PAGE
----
Well obviously the conceit– all these movies that take place in the future and sort of can happen, a lot of times these things are in the realm of possibility and manipulating weather and controlling it is happening already today. You can go into the eye of a storm and release some things to calm the storm down. But if you can imagine, and stretch the imagination a little; how could you through a series of satellites can you manipulate weather conditions and if you could, what kind of catastrophes could you create to use it as a weapon.
Tell us about your character.
She’s a badass DEA agent who finds out about this guy Sam who comes into Venezuela to save the day. Unbeknownst to me, he’s really not a killer, so I go out there and save him and we kind of form this friendship that eventually turns into us working together and saving the day. And it’s really fun, it’s family friendly and I really had a ball doing it because I had so much physical work for it. And it was the first time I had to do a movie that was an action movie and so much action involved.
Did you do any preparation for those action scenes?
Well I traveled to Atlanta a month prior to the film starting and there was a stunt team so it was a lot of work.
What was it like working with Kevin and Andy?
Being here, I know we shot the movie a little over a year ago and I’ve been seeing Kevin and seeing Andy since then but now tonight it’s like the coming out party and it’s so gratifying to see where my work has taken me and I am beyond grateful to God and these amazing people who believed in me.
What was it like working on the film?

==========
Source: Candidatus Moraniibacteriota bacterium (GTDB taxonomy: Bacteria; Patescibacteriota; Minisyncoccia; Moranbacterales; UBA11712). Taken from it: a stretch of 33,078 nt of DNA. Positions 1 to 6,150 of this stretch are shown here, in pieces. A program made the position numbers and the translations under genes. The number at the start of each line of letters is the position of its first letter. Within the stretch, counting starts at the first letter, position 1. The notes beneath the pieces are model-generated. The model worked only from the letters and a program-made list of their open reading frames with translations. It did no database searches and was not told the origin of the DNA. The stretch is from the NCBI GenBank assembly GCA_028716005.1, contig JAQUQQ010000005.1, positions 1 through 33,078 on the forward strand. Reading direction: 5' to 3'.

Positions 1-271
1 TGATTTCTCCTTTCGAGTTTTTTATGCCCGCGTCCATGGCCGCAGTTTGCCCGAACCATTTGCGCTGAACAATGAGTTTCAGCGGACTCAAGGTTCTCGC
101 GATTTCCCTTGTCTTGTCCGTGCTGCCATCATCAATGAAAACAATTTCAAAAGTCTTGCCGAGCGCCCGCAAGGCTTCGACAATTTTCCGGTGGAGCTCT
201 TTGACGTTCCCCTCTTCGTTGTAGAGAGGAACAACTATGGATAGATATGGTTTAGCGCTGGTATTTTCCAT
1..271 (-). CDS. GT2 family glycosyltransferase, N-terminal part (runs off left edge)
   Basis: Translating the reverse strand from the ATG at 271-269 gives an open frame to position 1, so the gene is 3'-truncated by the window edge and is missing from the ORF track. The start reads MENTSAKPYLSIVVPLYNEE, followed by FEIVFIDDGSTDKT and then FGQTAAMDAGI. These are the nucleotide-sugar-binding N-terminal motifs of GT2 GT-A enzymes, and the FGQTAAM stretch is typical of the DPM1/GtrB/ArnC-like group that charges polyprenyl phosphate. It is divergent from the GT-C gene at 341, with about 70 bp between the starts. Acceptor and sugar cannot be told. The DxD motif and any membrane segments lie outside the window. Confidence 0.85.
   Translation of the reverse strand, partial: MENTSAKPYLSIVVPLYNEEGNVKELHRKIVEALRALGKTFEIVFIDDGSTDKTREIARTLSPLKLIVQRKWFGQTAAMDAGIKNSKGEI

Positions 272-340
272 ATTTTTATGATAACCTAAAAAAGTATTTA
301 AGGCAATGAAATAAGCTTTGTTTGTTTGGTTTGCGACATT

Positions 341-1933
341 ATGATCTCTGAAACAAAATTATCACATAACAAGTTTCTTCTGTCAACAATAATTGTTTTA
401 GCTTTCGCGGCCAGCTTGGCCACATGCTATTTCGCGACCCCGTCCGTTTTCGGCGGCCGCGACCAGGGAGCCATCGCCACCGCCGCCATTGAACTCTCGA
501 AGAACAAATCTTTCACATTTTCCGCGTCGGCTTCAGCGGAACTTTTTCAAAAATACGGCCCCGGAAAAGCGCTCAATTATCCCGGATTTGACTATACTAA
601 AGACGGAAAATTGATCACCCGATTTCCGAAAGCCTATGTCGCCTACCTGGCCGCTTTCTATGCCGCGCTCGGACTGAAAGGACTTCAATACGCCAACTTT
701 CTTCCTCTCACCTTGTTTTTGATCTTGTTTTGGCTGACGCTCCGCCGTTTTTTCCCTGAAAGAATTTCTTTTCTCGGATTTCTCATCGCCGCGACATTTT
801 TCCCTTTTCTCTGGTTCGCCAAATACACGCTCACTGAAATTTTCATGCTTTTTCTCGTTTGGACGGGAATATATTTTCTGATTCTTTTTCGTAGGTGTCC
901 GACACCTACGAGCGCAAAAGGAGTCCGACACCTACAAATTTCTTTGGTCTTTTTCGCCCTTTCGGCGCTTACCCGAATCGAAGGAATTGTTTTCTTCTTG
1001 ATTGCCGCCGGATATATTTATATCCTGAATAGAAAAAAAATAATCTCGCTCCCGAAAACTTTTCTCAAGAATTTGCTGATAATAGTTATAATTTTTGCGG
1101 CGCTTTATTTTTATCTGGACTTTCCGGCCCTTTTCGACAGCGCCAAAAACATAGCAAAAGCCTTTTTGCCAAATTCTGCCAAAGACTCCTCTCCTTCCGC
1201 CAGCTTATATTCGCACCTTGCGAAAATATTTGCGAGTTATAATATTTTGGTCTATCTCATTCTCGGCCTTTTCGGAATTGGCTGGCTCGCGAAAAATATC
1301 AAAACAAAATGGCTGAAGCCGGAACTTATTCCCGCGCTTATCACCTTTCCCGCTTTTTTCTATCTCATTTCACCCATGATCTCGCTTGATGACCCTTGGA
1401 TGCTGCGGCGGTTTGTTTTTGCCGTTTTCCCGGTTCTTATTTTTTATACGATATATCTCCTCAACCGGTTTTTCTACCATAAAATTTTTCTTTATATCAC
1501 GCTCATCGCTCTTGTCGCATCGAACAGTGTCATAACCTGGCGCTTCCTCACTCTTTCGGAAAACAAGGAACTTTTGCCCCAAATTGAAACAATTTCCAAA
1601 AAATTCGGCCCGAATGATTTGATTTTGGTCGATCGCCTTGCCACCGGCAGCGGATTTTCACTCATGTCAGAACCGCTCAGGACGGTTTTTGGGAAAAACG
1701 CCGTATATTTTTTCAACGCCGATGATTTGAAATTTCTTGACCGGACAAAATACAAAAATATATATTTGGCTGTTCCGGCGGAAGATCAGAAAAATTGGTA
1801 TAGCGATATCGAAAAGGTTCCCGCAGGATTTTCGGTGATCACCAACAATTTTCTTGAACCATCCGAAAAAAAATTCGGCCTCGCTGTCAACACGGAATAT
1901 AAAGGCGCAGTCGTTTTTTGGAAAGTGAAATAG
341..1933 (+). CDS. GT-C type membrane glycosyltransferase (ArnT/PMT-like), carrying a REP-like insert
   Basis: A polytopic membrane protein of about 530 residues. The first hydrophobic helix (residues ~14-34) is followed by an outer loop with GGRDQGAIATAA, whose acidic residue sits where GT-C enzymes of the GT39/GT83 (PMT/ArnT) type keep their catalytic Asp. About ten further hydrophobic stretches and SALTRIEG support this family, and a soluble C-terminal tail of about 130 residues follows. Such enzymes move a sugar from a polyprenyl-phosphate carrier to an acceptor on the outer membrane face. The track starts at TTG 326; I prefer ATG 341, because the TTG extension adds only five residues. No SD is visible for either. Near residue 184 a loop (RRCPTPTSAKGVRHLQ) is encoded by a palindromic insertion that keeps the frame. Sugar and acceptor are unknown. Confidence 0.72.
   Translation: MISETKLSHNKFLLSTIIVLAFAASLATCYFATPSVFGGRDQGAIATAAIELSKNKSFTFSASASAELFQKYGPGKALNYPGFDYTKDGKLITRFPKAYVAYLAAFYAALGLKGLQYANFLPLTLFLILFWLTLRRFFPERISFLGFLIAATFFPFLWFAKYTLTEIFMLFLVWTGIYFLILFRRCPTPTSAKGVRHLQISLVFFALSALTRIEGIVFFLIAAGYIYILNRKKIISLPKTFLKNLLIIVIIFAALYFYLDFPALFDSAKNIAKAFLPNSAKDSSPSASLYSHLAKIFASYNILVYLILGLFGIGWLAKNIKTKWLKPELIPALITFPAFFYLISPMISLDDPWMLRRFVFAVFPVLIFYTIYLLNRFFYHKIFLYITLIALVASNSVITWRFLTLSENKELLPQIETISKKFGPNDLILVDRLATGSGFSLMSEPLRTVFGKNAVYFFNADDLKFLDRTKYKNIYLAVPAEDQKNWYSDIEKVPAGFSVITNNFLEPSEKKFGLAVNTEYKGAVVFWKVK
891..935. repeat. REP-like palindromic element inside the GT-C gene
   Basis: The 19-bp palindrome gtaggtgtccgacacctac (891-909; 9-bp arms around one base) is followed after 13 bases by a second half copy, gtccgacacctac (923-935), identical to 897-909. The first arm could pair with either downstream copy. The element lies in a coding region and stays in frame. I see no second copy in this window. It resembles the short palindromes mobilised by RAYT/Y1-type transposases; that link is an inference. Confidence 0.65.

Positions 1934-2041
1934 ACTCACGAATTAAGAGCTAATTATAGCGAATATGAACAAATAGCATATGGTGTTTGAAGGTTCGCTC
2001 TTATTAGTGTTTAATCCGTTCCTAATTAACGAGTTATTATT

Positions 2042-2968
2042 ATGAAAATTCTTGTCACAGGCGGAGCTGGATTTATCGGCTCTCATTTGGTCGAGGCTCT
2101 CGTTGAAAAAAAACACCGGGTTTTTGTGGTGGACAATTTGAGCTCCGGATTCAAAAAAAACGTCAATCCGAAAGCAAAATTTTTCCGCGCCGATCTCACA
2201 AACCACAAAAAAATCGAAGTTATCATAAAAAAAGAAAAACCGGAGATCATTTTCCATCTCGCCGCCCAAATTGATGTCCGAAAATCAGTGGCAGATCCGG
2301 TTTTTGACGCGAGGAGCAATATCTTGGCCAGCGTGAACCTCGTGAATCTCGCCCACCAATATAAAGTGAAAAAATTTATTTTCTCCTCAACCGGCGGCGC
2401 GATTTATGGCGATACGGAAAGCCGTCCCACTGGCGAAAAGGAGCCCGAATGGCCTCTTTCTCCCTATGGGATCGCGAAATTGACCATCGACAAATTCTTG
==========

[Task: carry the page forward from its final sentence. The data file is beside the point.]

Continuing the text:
After done such serious stuff on Narcos, it was kind of nice to take a role and make fun of yourself. And the seriousness– plus now we’re in such a charged political environment and everybody’s taking politics so seriously– it’s always been the same thing it feels like. And in one with the internet, it’s like everybody’s getting confused and we just need to take a step back, know that everything’s going to be ok, maybe laugh at ourselves and I think that this film is a good break for that. Narcos was so intense and people are like “Look at the way the world is now.” And this film is more of a relaxer.
What was it like working with Kevin and Andy?
They’re awesome. Andy’s like an old oak, he’s been in every situation that you can imagine in Hollywood. He’s met everyone and has at least one story with everyone. It was great. It was great waking up and doing scenes, with Andy Garcia and watching him do funny takes and not be like “Give the actor his room, he’s getting into character.” Which is more the mentality of Narcos when you have intense lines to do and you’re being procedural about stuff. Here it’s just like stay loose. So it was a whole different environment.